The Rangers continued to dominate period two, and they scored their first goal on route to outshooting the Anaheim team 11-5 in that period. Still, the game was not lopsided, as the Ducks kept attacking, on the angles. Defenseman Robert Hagg flipped a puck on the diagonal with Brett Leason on the far post. He missed as he tried to redirect it.

The Rangers started period three with most of a penalty on Kreider left unserved. This allowed a two-on-one as Kreider got out of the box. He fed Vincent Trocheck but saw the play broken up. At the time, they were down 2-1 and looking to be facing another loss.

The Ducks then scored a goal, it appeared. In the end, a review called it off for being offside. Play resumed, but Anaheim didn’t look the same.

Both sides explained their reaction to the lost goal after the game. For the Rangers, Adam Fox said, “It seemed like the breaks weren’t going our way. . . but we kept working. We kept building on it.” He talked about the misses against LA, where the puck would hit the post and not go on, then said, “We’re trying. We definitely could have just laid down in the third period, being down. Obviously, we got fortunate with that offsides call there. As I said, the breaks haven’t been going our way, it seems, but that was one that went our way. We got some momentum, too.”

IH got a chance to talk to Artemi Panerin about the same incident, and he said, “That’s our video coaches making a great decision. We were really happy, because if it looked like they had a third goal, it’s a big punch for us.”

Greg Cronin, coach of the Ducks, also addressed the cancelled goal. “To go up 3-1 in the third period on that disallowed goal, I thought there was some energy happening for us. Then they came at us after they disallowed the goal, and had some sustained zone time, and we kind of never found our footing after that.”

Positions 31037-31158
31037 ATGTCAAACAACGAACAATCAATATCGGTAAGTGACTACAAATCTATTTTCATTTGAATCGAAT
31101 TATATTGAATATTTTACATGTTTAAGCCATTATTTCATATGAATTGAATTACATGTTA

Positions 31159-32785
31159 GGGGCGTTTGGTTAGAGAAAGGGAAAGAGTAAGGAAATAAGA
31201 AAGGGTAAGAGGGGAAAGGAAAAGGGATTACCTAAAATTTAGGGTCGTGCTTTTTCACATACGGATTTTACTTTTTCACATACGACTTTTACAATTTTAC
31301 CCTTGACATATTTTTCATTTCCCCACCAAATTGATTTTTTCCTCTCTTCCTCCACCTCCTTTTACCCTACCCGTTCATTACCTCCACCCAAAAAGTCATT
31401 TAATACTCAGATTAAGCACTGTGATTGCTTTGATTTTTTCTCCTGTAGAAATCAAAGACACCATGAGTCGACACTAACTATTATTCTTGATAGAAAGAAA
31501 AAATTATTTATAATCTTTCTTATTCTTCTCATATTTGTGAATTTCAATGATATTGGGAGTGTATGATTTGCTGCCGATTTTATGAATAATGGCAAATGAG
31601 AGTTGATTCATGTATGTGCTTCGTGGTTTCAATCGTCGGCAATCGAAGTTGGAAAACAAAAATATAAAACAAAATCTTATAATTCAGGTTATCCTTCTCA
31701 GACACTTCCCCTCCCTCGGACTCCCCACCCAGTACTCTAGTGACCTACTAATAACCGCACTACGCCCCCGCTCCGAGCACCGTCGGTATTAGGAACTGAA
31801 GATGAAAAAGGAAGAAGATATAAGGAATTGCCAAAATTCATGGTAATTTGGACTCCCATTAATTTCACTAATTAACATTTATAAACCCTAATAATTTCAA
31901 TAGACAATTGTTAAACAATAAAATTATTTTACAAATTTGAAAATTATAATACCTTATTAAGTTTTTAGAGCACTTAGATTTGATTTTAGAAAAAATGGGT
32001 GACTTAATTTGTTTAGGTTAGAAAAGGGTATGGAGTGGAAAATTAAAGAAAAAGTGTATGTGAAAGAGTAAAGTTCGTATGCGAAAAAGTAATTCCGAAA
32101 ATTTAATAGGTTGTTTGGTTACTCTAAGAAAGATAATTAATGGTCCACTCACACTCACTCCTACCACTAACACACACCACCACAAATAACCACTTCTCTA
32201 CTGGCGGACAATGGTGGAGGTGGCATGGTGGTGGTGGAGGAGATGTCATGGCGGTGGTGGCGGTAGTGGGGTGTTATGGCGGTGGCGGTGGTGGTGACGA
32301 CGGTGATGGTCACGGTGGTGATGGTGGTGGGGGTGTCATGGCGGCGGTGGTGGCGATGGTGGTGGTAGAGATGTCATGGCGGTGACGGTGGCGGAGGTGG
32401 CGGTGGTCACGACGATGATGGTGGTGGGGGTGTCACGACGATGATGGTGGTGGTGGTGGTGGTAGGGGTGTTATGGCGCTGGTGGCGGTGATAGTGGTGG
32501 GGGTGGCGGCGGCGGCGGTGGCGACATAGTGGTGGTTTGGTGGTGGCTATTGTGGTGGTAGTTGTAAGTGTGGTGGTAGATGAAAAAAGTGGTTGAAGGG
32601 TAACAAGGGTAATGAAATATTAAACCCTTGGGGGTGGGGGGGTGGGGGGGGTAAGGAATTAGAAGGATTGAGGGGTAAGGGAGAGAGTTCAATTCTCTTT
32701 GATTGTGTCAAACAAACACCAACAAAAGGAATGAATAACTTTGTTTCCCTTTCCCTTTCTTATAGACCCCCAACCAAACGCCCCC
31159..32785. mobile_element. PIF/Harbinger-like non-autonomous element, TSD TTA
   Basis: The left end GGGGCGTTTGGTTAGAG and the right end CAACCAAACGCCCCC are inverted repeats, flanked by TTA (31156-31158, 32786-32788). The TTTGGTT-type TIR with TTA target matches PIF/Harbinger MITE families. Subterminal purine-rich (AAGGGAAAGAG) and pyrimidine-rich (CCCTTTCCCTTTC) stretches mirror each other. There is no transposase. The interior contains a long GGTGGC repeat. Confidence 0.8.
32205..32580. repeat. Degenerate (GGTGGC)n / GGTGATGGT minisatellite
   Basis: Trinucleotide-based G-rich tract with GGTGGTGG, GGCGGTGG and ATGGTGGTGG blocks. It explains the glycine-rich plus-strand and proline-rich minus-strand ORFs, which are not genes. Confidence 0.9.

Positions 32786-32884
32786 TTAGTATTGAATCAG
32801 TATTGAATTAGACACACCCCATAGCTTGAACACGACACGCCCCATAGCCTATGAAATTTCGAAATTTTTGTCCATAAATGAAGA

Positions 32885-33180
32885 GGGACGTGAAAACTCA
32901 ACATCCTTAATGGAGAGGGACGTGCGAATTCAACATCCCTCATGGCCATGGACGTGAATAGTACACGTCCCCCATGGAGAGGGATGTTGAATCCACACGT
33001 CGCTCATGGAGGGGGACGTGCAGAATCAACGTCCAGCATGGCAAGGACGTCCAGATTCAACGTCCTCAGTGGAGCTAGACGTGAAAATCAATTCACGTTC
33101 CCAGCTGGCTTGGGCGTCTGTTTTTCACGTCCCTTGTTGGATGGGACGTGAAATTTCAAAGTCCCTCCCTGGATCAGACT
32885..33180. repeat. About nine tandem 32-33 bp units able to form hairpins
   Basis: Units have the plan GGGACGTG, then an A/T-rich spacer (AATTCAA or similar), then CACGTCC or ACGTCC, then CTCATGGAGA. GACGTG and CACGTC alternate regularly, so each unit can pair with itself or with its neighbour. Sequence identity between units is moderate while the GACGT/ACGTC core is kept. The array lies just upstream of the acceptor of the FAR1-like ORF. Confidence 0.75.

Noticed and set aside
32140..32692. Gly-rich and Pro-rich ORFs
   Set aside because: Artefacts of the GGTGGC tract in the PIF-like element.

He said he knew the apparent goal would be reversed, “But I just wanted to get going again. We played a measured first two periods . . . [but after the disallowed goal] I thought we were on our heels, didn’t have a lot of energy. . . . After that goal was disallowed, it kind of woke [the Rangers] up, and they put the pressure on us.”

Cronin, whose specific and detailed analysis is always enlightening, said, “They must have wristed sixty pucks down there to our net. Low-high, wrist pucks down there, and they’re getting sticks and bodies in front of the net. . . . It puts pressure when they’re able to put pucks back on the other team’s net or end wall and keep the puck alive. They did a good job on that.”

The Rangers would eventually score four goals in the third, including a last one into the empty net. Whatever had slowed them down versus the Golden Knights and Kings was no longer dragging them down. Or maybe talent just prevailed. “They’re a talented team. They can pass the puck and find people,” Cronin said after the game.

He said, by contrast, that when the Ducks tried the same strategy, it was hitting sticks or other obstacles and going away. He said the coaches had challenged the Ducks’ players to play on their toes in period three. Had they done that and stayed with it, he implied, the game might not have swung so quickly to the Rangers.